How do you know EEPROM chips are good

dl324

Joined Mar 30, 2015
9,331
I have never done a blank testing. so what do you mean?

I put the EPROM chips in a UV light eraser and set the timer to the datasheets of the EPROM chip which is about 15mins to not damage the cells. is this how you erase EPROM chips?
Yes and no. If you read the datasheet for the EPROMs, it probably gives you a typical exposure time for erase. Erase time will increase as the UV tube ages. It also depends on the distance from the EPROM to the tube and how clean the quartz window is.

A "good" EPROM programmer will verify erase and program margins. I have an old Stag programmer that I confirmed doesn't perform erase margin checking correctly. I stopped using it because I wasn't sure it programmed correctly. Now I use a hobbyist programmer and I verify margins manually.
Maybe I'm doing something wrong about the margins. I'm not really sure how to set up the margins
If you don't know about margins, then you don't know what you're doing and have to depend on your equipment doing it correctly. Some do, some don't. That's what my comment about all programmers not being equal meant.
The universal programmer software just has a button for reading, writing, erasing. I don't go into the settings and change anything or change the margins.
Some programmers let you change timings and voltages explicitly, some don't. For the ones that don't, you have to hope that they were designed properly.
How Should I set it up?
My crystal ball is at the cleaner. Even if you told me what programmer you have, I probably wouldn't know how to operate it.
Yes I know the difference, I was talking about EEPROMs at first about the read, write, checksum
I had to ask. When you were talking about EEPROMs, another poster was talking about EPROMs.
The EPROM chips I have latency failure problems. I think the UV light eraser is the problem and the write/erase cycling is the problem of the latency failures
If you're able to reprogram the affected EPROMs and they fail a short time afterwards, I'd question your programmer or how you're using it. A properly programmed EPROM should retain data for 10-20 years. An improperly programmed device could fail to work in the intended circuit immediately after programming. You, or your programmer, need to check erase and program margins explicitly (unless you're programming 2732 or older devices that were programmed open loop).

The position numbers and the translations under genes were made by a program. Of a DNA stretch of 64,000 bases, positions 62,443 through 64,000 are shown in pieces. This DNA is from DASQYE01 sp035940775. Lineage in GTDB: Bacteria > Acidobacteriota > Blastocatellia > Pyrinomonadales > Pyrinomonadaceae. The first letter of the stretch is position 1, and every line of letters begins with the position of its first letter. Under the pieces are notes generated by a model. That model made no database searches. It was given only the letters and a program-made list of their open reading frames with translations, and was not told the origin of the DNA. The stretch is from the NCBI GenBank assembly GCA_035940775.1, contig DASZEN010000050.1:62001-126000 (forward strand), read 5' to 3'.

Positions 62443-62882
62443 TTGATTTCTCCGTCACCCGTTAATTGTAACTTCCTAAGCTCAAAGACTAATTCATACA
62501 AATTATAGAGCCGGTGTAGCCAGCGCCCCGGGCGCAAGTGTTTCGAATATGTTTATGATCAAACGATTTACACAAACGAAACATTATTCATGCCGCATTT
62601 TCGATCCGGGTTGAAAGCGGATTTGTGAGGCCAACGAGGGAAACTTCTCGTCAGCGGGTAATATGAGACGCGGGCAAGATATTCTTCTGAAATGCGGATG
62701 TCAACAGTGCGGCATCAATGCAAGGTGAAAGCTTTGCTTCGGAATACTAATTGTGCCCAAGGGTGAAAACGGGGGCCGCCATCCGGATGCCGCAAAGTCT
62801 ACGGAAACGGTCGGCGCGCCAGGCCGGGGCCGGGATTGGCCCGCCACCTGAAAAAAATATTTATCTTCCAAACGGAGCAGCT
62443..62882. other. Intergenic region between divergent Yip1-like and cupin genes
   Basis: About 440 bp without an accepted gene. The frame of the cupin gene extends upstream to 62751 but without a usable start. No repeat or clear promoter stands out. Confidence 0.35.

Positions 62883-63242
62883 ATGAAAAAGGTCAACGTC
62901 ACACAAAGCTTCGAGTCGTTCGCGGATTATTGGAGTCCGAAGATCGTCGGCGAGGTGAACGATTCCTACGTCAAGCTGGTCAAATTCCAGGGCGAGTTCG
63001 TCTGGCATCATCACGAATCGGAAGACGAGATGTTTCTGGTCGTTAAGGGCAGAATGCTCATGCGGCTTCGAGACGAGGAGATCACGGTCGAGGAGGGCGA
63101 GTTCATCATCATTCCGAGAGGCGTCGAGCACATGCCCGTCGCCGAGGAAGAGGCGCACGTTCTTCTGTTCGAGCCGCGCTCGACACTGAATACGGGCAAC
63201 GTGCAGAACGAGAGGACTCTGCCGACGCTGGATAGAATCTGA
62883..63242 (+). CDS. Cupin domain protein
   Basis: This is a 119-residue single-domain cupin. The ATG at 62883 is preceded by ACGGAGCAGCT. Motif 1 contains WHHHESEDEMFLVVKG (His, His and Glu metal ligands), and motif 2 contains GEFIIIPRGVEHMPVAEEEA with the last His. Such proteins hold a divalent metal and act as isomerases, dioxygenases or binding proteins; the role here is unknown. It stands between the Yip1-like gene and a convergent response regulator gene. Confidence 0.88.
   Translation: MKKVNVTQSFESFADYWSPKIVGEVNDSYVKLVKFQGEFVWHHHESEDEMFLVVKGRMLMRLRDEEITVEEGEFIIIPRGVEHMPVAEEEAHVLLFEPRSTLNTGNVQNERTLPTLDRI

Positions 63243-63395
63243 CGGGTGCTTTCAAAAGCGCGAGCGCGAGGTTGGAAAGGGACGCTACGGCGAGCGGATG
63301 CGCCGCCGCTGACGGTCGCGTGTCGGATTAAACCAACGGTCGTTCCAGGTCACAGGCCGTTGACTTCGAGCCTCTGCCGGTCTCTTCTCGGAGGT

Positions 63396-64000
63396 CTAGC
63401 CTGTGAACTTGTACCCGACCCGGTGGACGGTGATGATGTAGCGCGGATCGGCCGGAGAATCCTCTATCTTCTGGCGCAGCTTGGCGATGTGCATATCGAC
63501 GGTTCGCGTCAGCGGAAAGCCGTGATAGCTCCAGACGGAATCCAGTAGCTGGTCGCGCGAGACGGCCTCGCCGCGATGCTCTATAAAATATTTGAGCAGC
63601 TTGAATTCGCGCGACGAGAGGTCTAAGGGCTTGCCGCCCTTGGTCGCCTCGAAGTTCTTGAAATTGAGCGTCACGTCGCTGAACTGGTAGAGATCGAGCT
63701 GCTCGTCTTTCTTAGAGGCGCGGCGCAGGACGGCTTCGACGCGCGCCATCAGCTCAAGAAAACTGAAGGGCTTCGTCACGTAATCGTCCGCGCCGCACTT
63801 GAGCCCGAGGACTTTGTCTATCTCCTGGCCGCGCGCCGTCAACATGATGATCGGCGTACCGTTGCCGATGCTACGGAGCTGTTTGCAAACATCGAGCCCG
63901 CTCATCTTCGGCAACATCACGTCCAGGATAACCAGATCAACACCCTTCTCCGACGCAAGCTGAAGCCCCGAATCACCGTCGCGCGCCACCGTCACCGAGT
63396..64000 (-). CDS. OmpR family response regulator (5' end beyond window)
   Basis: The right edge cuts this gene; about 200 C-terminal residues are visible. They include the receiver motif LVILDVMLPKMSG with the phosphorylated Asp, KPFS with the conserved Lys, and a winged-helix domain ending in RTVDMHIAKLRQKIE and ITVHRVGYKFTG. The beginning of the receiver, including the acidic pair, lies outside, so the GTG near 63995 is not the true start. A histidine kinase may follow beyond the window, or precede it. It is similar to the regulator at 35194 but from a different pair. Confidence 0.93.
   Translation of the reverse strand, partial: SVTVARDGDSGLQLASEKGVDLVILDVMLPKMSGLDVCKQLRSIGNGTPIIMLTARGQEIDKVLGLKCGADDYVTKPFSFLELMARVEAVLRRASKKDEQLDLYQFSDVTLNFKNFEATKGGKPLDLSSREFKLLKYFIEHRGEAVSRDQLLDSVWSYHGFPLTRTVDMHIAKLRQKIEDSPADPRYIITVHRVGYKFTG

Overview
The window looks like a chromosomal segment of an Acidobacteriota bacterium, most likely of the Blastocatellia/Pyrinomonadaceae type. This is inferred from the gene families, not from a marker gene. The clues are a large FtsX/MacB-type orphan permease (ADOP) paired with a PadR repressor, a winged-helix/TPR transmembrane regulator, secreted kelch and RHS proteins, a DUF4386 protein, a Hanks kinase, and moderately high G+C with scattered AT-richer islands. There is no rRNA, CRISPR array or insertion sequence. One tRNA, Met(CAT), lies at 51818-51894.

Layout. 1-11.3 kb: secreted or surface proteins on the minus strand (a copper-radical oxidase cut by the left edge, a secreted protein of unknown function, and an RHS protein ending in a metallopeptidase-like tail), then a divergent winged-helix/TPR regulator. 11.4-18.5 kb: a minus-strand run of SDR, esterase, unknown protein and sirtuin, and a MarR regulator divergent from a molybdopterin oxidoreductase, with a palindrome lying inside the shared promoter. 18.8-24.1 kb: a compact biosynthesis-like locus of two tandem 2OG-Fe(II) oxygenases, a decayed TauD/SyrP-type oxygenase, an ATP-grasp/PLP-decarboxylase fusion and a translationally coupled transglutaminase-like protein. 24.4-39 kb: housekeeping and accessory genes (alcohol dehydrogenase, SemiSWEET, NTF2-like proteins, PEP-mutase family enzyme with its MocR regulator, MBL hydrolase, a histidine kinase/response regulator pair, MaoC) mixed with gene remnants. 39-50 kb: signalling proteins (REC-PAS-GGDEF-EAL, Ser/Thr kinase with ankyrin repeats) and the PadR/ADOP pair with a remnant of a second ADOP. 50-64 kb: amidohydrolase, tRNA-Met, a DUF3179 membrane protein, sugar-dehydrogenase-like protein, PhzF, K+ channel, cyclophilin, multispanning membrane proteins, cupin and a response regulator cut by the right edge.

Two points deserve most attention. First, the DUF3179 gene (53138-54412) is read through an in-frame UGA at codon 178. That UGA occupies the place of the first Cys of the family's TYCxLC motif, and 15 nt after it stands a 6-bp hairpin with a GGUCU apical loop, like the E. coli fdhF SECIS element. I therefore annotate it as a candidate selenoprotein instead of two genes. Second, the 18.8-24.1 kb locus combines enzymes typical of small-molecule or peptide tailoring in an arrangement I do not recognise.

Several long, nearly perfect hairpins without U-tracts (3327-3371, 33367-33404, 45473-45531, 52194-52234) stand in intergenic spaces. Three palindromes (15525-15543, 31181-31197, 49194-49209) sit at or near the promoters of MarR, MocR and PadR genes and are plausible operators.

Thread Starter

SamEricson

Joined Apr 25, 2015
196
need to check erase and program margins
What settings do you set the erase margin? and program margins? mostly the universal programming software defaults or does this automatically

Some programmers let you change timings and voltages explicitly, some don't.
Yes i have notice this also. The universal programming software just defaults it and does this automatically, its fixed not changeable

Is there any other settings or things to look at for in a universal programming software?

If you read the datasheet for the EPROMs, it probably gives you a typical exposure time for erase.
Yes it says 15mins, but you have to have the correct UV light as the datasheets says.

I have an old Stag programmer that I confirmed doesn't perform erase margin checking correctly
f

So how do you know if the software program is not really checking correctly? how did you verify if the software is checking correctly the erase margin and program margins?
 

dl324

Joined Mar 30, 2015
9,331
What settings do you set the erase margin? and program margins? mostly the universal programming software defaults or does this automatically
As I've said *several* times, some programmers are good and some aren't. If you have one that isn't designed well and it doesn't let you adjust settings, then you have no control over how reliably devices are programmed.
Is there any other settings or things to look at for in a universal programming software?
Are you talking about software that can be used with multiple programmers? Or a programmer with self-contained software?